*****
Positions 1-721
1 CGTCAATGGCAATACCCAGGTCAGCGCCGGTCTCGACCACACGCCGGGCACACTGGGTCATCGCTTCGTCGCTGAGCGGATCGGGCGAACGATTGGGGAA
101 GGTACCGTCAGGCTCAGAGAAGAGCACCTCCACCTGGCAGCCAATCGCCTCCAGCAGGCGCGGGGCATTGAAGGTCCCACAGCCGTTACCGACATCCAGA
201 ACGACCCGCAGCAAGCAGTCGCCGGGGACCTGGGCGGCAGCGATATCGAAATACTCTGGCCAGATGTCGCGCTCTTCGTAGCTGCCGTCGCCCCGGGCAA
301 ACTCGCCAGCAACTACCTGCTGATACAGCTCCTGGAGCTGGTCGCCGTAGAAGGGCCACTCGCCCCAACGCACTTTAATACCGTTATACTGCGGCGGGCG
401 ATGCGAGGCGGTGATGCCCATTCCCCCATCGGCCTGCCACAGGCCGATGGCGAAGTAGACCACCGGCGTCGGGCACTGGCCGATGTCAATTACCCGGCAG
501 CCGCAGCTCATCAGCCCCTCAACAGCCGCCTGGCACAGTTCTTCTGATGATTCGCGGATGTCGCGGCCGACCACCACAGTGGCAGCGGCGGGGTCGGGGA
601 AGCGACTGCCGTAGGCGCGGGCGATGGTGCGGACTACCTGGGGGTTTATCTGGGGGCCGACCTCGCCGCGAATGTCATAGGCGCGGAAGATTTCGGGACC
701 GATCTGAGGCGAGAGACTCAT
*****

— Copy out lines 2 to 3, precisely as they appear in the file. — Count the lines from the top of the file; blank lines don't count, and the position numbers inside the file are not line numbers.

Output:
1 CGTCAATGGCAATACCCAGGTCAGCGCCGGTCTCGACCACACGCCGGGCACACTGGGTCATCGCTTCGTCGCTGAGCGGATCGGGCGAACGATTGGGGAA
101 GGTACCGTCAGGCTCAGAGAAGAGCACCTCCACCTGGCAGCCAATCGCCTCCAGCAGGCGCGGGGCATTGAAGGTCCCACAGCCGTTACCGACATCCAGA